new exhibitions
FREUD MUSEUM LONDON

20 Maresfield Gardens, NW3 5SX
020 7435 2002

www.freud.org.uk
info@freud.org.uk

Wed-Sun 12-5. Admission: 9 Adults, 7 Concessions,4 aged 12-16, under 12s FREE

undergroundFinchley Road Finchley Rd & Frognal


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TOBY ZIEGLER : THE GENESIS SPEECH
Sep 13 - Nov 26, 2017
The Freud Museum London is proud to present Toby Ziegler’s exhibition The Genesis Speech. Taking its title from the final scene of Lindsay Anderson’s 1982 film Britannia Hospital, wherein the protagonist reveals his plans for the future of humanity, the series of sculptural and digital interventions weaves into the fabric of the Freud Museum’s collection.

Click to enlargeFAY BALLARD AND JUDY GOLDHILL: BREATHE
May 16 - Jul 18, 2018
Curated by Caroline Garland, psychoanalyst
 
BREATHE presents two thought-provoking contemporary artists, Fay Ballard and Judy Goldhill, who both explore the central theme of parental loss throughout their practice.
 
Breath, and the act of breathing, permeate the work of both artists, consciously and unconsciously, referencing not only personal loss, but also life as a creative force - Fay through drawing; Judy through photography, film and artist’s books.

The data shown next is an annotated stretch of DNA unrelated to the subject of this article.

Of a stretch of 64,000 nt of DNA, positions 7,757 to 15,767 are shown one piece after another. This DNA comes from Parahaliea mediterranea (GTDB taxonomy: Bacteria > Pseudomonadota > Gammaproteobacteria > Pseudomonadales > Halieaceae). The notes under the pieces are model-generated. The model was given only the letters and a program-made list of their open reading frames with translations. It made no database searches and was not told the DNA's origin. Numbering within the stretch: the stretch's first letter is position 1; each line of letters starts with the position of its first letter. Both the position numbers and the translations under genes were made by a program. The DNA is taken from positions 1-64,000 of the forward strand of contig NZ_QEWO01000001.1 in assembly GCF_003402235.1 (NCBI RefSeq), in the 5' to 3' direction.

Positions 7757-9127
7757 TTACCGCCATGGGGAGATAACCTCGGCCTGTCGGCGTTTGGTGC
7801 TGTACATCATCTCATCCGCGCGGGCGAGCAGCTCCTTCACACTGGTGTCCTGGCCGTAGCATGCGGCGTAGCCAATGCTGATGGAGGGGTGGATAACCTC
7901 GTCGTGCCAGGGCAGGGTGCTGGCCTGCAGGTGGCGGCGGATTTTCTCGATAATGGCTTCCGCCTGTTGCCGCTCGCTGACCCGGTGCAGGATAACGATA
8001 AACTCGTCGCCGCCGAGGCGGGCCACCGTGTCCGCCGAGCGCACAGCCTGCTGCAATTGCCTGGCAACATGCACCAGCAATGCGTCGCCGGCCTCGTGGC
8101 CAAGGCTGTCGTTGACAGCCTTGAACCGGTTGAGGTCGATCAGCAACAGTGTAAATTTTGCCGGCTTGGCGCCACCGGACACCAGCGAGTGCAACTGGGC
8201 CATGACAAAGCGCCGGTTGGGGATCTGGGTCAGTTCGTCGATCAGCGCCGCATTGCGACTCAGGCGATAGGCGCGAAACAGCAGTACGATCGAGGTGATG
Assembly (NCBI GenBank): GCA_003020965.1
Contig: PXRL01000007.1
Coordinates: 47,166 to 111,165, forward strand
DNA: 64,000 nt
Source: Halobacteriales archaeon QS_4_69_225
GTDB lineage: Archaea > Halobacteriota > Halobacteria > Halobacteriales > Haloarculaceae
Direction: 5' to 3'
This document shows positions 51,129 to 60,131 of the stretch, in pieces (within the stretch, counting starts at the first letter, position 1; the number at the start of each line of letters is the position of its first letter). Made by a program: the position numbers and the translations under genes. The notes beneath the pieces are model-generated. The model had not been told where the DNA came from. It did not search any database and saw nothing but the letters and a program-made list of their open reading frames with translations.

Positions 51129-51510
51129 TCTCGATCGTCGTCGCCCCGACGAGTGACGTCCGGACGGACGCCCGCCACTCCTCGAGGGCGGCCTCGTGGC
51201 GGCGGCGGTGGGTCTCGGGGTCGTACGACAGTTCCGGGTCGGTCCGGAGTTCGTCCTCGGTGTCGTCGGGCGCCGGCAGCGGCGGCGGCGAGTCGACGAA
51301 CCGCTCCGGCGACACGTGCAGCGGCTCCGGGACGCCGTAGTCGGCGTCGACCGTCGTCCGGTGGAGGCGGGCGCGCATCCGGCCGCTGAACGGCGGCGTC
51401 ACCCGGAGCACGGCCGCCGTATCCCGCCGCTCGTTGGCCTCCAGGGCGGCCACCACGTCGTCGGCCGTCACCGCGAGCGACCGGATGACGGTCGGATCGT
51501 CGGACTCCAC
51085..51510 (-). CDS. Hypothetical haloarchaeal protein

This exhibition examines the work of these two captivating artists as an excavation into their traumatic losses, and considers the reparative function of personal, and wider, creativity.

LEAVING TODAY: THE FREUDS IN EXILE 1938
Jul 18 - Sep 30, 2018
On Saturday 4 June 1938, Sigmund Freud, his wife, Martha, and their daughter Anna left Vienna forever. On the same day, Freud sent a note to his friend, the writer, Arnold Zweig. In it he wrote, briefly, “Leaving today for 39 Elsworthy Road, London NW3 …”.
 
Freud’s note was simple, but behind it lay a complex and dangerous series of events and an urgent need to escape. Hitler’s annexation of Austria to Germany on 13 March had placed Austrian Jews in immediate danger. Within days, Freud’s apartment and publishing house had been raided. A week later, Anna was arrested and questioned by the Gestapo.
 
Now, after weeks of uncertainty, Freud, Martha and Anna boarded a train to take them across Europe to Paris, and from there to London and a new life. Other family members had escaped just weeks earlier, but many friends and relatives remained behind to uncertain fates.

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